Time to remember the best of the past as we await the best of the future

Owen Sound Sun Times (On)

Thursday, January 31, 2008

Super Smash Bros. Brawl will no doubt be one of 2008’s biggest titles.

Countless Wii gamers are dismayed that it’s been delayed until March.

We can take some solace that Famitsu (Japan’s biggest gaming magazine) rated it a perfect 40/40 recently, in time for its Japanese release date: Jan. 31. It is only the seventh game to receive a perfect score in Famitsu’s 22-year history.

So while we all wait for Brawl we can pick up No More Heroes, released Jan. 22. I was pretty excited about this one coming out and am stoked to finally play it.

And if that’s not enough, why not play last year’s games you may have missed. Here are some of my picks.

I have a PC, a DS and a Wii, so I’ll be talking about games for those platforms. I’ve picked one game for each console as well as a multiplayer game.

NINTENDO DS: Legend of Zelda: The Phantom Hourglass AND Moero! Nekketsu Rhythm Damashii Osu! Tatakae! Ouendan 2 (Japan import)

I lied. I’m actually going to pick two games here, because one of them is an import title.

Zelda: This iteration of Zelda is a wonderful addition to the DS library.

It’s a grand adventure with dungeon crawls, ship sailing, princess rescuing, big bosses and fun mini-games; basically everything you’d want from a Zelda game. The only things that have been scaled down make it a better portable experience. The cel-shaded graphics really lend themselves to the DS hardware, bringing the characters to life on the small screen. The cartoony style allows characters to be very expressive, while helping overcome the DS’s penchant for blocky textures, making in one of the prettiest DS games.

Plus the all stylus control works very well. The adventure feels epic and has tons to do. I’m not a huge fan of returning to the same dungeon over and over (which you’ll do a lot), but the other dungeons along the way make up for it. Highly recommended for DS owners of any age.

Ouendan 2: This game screams to be imported. The scenarios are insane, the characters are ridiculous, the language barrier is incredibly small, it’s a ton of fun, a heck of a challenge and is never coming out in English.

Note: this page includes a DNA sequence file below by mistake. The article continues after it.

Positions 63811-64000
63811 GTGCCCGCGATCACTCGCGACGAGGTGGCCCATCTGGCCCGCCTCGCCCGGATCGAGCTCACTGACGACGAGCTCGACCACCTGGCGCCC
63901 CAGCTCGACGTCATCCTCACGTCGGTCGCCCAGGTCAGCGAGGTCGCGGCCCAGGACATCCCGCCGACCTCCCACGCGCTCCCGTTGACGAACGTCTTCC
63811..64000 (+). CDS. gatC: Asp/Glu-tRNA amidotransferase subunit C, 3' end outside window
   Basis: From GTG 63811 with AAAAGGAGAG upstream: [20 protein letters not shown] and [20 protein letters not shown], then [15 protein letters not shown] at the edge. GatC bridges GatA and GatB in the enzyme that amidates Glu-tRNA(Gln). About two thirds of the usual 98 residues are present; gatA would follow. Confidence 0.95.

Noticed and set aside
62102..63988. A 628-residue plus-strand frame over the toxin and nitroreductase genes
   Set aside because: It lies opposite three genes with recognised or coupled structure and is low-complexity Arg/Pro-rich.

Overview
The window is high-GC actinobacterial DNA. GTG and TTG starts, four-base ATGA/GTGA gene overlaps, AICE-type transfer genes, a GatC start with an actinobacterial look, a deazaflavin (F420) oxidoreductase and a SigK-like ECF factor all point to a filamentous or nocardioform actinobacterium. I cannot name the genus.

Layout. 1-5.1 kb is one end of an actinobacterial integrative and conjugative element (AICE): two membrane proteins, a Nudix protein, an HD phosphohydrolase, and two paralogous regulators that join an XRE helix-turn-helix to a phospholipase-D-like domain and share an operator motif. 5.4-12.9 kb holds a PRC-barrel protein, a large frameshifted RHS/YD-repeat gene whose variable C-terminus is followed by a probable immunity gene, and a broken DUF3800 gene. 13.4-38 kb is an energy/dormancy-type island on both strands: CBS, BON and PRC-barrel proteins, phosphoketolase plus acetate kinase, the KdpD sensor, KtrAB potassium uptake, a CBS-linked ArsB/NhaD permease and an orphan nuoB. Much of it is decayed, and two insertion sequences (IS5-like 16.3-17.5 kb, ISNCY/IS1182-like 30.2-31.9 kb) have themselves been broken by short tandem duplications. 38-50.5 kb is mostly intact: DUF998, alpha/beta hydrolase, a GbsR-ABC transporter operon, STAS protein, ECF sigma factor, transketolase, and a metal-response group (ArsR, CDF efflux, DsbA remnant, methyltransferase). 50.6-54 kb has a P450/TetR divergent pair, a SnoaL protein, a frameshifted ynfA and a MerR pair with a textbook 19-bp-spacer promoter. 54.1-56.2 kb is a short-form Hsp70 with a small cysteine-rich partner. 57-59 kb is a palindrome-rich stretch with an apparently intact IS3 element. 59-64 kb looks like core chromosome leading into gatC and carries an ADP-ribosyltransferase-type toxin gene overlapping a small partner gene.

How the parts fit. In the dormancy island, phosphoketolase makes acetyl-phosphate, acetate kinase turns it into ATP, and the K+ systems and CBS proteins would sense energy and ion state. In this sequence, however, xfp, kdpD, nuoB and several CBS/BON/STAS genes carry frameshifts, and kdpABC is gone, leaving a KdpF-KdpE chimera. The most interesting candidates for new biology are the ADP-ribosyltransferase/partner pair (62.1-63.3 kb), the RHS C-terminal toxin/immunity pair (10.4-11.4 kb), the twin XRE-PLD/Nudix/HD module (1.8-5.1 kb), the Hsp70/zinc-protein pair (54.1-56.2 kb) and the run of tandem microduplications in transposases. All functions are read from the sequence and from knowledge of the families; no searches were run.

This is my favourite rhythm game (slightly surpassing Guitar Hero II).

Essentially you tap along to songs with the DS stylus, the better your rhythm the more points you get. I love the warped references to Japanese culture, the catchy Japanese pop tunes and the wacky male cheerleaders.

It’s got a great difficulty curve – it starts out dead easy, but by the end you’ll be tearing your hair out. Anyone interested in what we North Americans miss out on from the East, in terms of gaming, should pick this one up.

NINTENDO WII: Super Mario Galaxy

No contest. Mario Galaxy is incredible. It brings back the magic of older Mario games, particularly Mario 64. The control is tight, the levels are great, it’s the most beautiful game on the Wii by a long shot and there’s tons to do. Beating Bowser is only half of it, and it gets tough. Nintendo really pulled out all the stops – the new planet/gravity system, which has you in space, upside down and sideways as much as right side up is tons of fun. The camera works remarkably well, considering how crazy the levels get.

The music is done by an orchestra. You couldn’t ask for much more. If you own a Wii this game is essential. It’s everything a Mario game should be.

PC: Portal

This was my favourite game last year. Mario is amazing, so is Zelda, but Portal is new.

You’ve never played anything like this before. It’s part of the Orange Box, but it’s not a shooter, it’s a puzzle game.

You’re a test subject at Aperture Labs, basically a lab-rat. You’re given a gun that can shoot two portals on various surfaces. The objective is simple: get to the exit. How you do it is the fun part. You have to completely rethink three-dimensional space as you blast portals from one wall to the next. It’s hard to describe just how fun it is. It’s very exhilarating to be doing something completely new in a video game. You’ll be stumped more than once by the end.

Furthermore, the game is hilarious. You’re overseen by a dry, computer voice named GlaDOS. Imagine HAL 9000, but twisted and morbid. It’s great fun!

The game is only about four hours long, but it’s the perfect length, after which you are treated to the best ending credits I have ever seen in a game.

Absolutely glorious. I loved every second of Portal and give it my highest recommendations.

Multiplayer: Team Fortress 2

TF2 is the most fun I’ve had in an online shooter.

The graphics are great and really sell the game, the classes are widely varied and fun to play and the maps have lots of depth upon repeated play.

The best part is the variety in classes means there’s one to suit every play style so you can jump in pretty fast and have a good time. It is wonderfully polished and fun game. If you like online shooters, you’ll love it.

For a general “Game of the Year” lists I suggest Gamespy.com’s or IGN.com’ lists, as they’re quite comprehensive and cover all the consoles.

Calen Henry is a fourth year student of Japanese Studies and Multimedia at McMaster University. He grew up in Owen Sound, has been a gamer since childhood and is also interested in music and film.

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